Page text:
“I just ran really, really hard there, and knew I was running out of time, so I had to go. I made some pretty crazy and dumb moves, but I got to second and was hoping we could get a caution to get racing with Justin there. He was sliding himself at both ends and thought that maybe we could get a run and just out-angle him into [Turn] 1 and get clear off [Turn] 2 if we got a caution, but it just didn’t work out.”

Larson padded one of the most impressive stats in the history of this race, however. In 10 starts, he’s won three times, finished second four times, was third once and fourth twice.

Bryant Wiedeman took the final spot on the podium.

As Grant and Larson began to pick their way through the field, Kofoid took the lead early from the outside of the front row and led the first 44 laps of the race before handing it over to Cannon McIntosh, who bicycled on Lap 71 before landing on all fours. While Macedo and Thorson tussled for the lead with McIntosh, Grant closed in.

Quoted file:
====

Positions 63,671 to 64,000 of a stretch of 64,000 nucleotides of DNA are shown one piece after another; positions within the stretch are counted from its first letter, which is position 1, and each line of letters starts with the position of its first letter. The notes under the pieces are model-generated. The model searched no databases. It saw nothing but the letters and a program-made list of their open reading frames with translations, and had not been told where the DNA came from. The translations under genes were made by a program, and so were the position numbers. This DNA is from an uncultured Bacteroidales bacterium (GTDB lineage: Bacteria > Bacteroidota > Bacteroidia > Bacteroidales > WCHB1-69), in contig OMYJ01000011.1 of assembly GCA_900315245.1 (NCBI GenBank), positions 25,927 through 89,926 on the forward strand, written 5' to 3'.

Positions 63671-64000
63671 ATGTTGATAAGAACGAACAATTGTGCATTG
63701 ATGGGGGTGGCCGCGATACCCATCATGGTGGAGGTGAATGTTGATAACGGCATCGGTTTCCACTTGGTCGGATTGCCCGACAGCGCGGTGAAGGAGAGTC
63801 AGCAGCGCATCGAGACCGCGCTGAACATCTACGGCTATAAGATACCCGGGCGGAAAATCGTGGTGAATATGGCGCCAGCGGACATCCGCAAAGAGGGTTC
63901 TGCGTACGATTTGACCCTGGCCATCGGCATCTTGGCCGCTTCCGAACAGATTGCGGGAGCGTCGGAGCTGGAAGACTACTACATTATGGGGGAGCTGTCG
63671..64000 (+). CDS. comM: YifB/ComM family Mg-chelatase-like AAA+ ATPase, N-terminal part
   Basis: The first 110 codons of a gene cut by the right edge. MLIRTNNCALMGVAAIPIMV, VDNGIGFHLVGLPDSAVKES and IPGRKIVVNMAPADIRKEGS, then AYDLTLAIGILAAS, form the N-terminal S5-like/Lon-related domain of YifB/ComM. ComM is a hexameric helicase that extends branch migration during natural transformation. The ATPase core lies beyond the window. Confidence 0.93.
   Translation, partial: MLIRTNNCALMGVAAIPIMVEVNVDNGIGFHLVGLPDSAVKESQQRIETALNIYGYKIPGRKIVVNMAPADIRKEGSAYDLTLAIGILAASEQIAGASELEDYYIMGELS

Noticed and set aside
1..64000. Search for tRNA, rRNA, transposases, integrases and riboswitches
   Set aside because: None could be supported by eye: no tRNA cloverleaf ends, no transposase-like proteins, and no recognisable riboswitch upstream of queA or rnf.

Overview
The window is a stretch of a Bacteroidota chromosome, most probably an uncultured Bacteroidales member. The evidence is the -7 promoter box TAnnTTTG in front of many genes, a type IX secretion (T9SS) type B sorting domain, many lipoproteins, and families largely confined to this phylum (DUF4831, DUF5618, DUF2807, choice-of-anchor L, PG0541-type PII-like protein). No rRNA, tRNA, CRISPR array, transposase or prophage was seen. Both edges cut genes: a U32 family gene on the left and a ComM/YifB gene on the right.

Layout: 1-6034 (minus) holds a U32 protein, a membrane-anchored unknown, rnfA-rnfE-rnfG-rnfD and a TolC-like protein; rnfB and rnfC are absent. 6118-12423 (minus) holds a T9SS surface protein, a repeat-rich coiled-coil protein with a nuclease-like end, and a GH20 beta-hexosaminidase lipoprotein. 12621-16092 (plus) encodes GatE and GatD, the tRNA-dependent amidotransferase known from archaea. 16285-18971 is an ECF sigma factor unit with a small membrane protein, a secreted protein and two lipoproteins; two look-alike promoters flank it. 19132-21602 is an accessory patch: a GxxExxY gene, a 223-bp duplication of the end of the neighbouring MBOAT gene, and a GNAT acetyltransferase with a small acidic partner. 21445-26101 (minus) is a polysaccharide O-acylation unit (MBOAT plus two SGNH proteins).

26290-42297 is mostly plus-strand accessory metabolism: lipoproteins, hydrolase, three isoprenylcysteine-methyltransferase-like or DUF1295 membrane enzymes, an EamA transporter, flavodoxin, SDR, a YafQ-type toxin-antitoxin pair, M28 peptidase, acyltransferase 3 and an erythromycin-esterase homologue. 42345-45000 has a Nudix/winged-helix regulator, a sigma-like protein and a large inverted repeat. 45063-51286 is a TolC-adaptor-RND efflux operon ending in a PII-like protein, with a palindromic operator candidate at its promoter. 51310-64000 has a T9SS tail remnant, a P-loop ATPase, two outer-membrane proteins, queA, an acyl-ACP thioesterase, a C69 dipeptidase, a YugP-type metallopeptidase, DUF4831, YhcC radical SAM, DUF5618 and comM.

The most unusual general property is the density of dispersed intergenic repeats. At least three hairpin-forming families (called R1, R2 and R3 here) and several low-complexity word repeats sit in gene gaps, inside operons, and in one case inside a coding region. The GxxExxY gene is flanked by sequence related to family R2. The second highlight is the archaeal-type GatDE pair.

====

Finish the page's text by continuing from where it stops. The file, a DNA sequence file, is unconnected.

Thorson finished 19th with McIntosh 20th. Macedo recovered from his incident to finish ninth. Kofoid’s hard tumble relegated him to 23rd.

Jake Andreotti in fourth and Kevin Thomas, Jr. rounded out the top five.

1. Justin Grant (started 13)
2. Kyle Larson (22)
3. Bryant Wiedeman (4)
4. Jake Andreotti (9)
5. Kevin Thomas Jr. (1)
6. Logan Seavey (8)
7. Alex Bright (27)
8. Emerson Axsom (24)
9. Carson Macedo (7)
10. Jason McDougal (18)
11. Jake Swanson (16)
12. Chase Johnson (6)
13. Jacob Denney (26)
14. Ryan Timms (23)
15. Chance Crum (28)
16. Brenham Crouch (17)
17. Jonathan Beason (19)
18. Cade Lewis (14)
19. Tanner Thorson (11)
20. Cannon McIntosh (3)
21. Thomas Meseraull (15)
22. Tyler Courtney (21)
23. Buddy Kofoid (2)
24. Brody Fuson (5)
25. Mitchel Moles (20)
26. Daniel Whitley (10)
27. Kaylee Bryson (12)
28. Spencer Bayston (25)